39. China’s Capital Stock Total Length of Railway Total Number of Airports Total Length of Paved Roads Number of Vehicles per 1000 People

  40. Per Capita Steel Production

  41. Capital Formation as % of GDP Source: CEIC

  42. Where does the investment go? Other Services Manufacturing/Mining Property Development Infrastructure Build-out Source: China National Bureau of Statistic

  43. What support investment growth? Source: CEIC

  44. Myth 4: China’s Debt Bomb “As the world watches the Greek credit crisis unfold, a Sino-debt disaster is brewing halfway around the world.” Fortune Magazine, June 2011

  45. Real Picture

  46. Public Debt -- U.S. vs China

  47. Public Debt – U.S. vs China U.S. China Federal Government93%24% (17%+7%) State Government 7% 10% Local Government 11% 17% Gross Public Debt 111% 51% Medicare Shortfall 166% 25% Social Security shortfall 37% 5% Total Government Liabilities 314% 81% Note: Chinese data does not include debt owned by State Owned Enterprises. U.S. data does not include agency bonds.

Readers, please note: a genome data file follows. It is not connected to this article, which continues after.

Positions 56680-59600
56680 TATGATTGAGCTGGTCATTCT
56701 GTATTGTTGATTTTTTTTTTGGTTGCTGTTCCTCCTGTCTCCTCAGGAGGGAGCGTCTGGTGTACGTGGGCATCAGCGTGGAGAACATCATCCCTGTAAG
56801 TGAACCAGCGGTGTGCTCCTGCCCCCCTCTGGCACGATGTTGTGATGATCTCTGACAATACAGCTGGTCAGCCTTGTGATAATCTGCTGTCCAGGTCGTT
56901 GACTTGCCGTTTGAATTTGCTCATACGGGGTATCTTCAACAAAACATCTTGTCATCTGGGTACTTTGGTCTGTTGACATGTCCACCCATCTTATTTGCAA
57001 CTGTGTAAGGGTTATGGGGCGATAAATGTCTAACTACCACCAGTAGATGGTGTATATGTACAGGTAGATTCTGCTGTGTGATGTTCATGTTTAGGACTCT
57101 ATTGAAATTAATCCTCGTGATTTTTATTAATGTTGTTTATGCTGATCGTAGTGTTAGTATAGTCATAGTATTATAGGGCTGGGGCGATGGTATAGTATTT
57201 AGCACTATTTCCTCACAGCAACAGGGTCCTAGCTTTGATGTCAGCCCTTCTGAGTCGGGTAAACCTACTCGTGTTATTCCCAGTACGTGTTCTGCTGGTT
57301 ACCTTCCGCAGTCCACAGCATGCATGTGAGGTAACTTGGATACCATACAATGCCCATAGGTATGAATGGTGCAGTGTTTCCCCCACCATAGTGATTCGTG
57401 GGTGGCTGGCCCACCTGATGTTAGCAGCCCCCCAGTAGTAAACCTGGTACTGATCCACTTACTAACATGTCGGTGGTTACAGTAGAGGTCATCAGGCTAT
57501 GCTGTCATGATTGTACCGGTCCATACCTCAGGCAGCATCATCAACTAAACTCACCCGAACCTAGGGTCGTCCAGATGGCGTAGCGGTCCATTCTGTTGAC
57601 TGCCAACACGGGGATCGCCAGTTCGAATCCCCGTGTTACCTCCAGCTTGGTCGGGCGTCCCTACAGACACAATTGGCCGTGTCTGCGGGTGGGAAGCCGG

48. Private Debt – China vs U.S. Mortgage to GDP: China 15%, US 82%

  49. Not Without Road Blocks • Less Favorable Demography • Structural Inflation • High Environment Protection Cost • Imbalanced Economic Structure • Widening Wealth Gap • Difficulties in Political Reform • Wide-Spread Corruption • Instable Corporate Profit Margin • No Equity Culture • Many More…

  50. Less Favorable Demography Aging Population Less number of young workers